Becoming Israeli: From the euphoric to the everyday

Coming to Israel made me a citizen of the first independent Jewish state in over 2000 years.

The author of the book ‘Becoming Israeli’ (photo credit: COURTESY AKIVA GERSH)
The author of the book ‘Becoming Israeli’
(photo credit: COURTESY AKIVA GERSH)
MAKING ALIYA is often a profound emotional and spiritual experience, especially for Jews who are not running away from hardship or danger, but rather consciously choosing to become part of the historic return of the Jewish people to their homeland. As time moves on, the euphoria may not altogether disappear, but it is joined by a plethora of other emotions and experiences, ranging from the inspiring and the hysterical to the frustrating and the challenging.
When I made aliya, it was euphoric. I had brought my acoustic guitar on the plane with me to make sure it didn’t get damaged with the cargo. As my wife, Tamar, and I were beginning to descend the stairs to the tarmac below, the thought suddenly entered my mind to take my guitar out of its case and play a song for this overwhelming oncein- a- lifetime moment. I took out my guitar and, without any conscious thought as to what song to sing, “Am Yisrael Chai” burst from my lips. More than that, it burst forth from deep in my soul.
There I was, arriving in Israel as I had many times before, but this time not merely to visit, not only for my annual recharge that would give me the strength to live another year outside of Israel. This time, I was coming to live for the rest of my life. To plant my roots in the land. To change the course not only of my life but of my future children’s lives as well, and their children’s and their children’s. To be part of the greatest and most miraculous migration the world has ever seen. I had no return ticket home. This time, a one-way ticket was all I needed to take me home. I landed at the bottom of the stairs and continued to strum and sing as I walked between two rows of IDF soldiers who had come to celebrate with us.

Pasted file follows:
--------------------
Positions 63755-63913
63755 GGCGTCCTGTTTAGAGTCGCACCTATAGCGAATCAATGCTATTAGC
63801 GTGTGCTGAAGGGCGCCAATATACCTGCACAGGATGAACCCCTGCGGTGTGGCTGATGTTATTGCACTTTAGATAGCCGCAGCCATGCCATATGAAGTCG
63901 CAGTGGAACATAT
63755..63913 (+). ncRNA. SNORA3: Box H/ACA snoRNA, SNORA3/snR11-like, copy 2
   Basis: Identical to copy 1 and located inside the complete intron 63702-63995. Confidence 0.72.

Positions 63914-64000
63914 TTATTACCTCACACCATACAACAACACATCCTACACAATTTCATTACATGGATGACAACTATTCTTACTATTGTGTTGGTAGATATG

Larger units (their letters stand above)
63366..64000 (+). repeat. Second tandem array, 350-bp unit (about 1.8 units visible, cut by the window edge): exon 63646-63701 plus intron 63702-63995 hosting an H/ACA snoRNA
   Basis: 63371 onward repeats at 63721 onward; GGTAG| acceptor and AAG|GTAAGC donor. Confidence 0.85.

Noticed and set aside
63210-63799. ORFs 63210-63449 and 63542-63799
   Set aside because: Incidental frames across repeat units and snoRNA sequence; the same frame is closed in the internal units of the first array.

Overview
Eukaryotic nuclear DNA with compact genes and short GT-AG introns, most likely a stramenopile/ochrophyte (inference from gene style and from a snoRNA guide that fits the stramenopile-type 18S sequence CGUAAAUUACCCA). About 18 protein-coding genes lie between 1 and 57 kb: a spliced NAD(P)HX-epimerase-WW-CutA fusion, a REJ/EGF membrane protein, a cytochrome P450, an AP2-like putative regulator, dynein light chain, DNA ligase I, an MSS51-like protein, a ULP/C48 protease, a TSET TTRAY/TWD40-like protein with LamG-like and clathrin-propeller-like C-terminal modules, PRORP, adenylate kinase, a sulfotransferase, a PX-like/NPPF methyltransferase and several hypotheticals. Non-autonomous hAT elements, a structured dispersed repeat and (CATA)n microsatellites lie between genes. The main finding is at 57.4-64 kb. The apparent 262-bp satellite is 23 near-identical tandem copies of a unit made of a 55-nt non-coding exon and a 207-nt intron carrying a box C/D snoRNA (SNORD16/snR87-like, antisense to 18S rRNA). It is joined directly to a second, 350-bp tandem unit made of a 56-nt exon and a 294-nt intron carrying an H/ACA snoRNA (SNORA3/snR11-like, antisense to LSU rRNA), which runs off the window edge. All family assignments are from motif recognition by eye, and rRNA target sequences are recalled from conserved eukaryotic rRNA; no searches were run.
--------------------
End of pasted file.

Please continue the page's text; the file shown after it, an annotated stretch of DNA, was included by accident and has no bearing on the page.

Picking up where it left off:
Their smiling mouths opened up and began to sing with me. Our voices joined together in what, for me, was 2000 years of Jewish history declaring loud and proud: “Am Yisrael Chai” (the people of Israel live). That was 2004. Since then, there have been many other euphoric moments living in Israel as well as emotional and inspiring moments. At the Kotel praying with thousands of other people, viscerally feeling what it’s like to be part of a nation standing together. Hearing Eichah on Tisha B’Av with a small group of battle- tired soldiers on the Gaza border during Operation Protective Edge. Hiking in the Negev in the middle of the night with only the full moon to illuminate the ancient desert floor. Crawling through 2000-year-old caves with my students, teaching them about Jewish strength and pride. And so many more.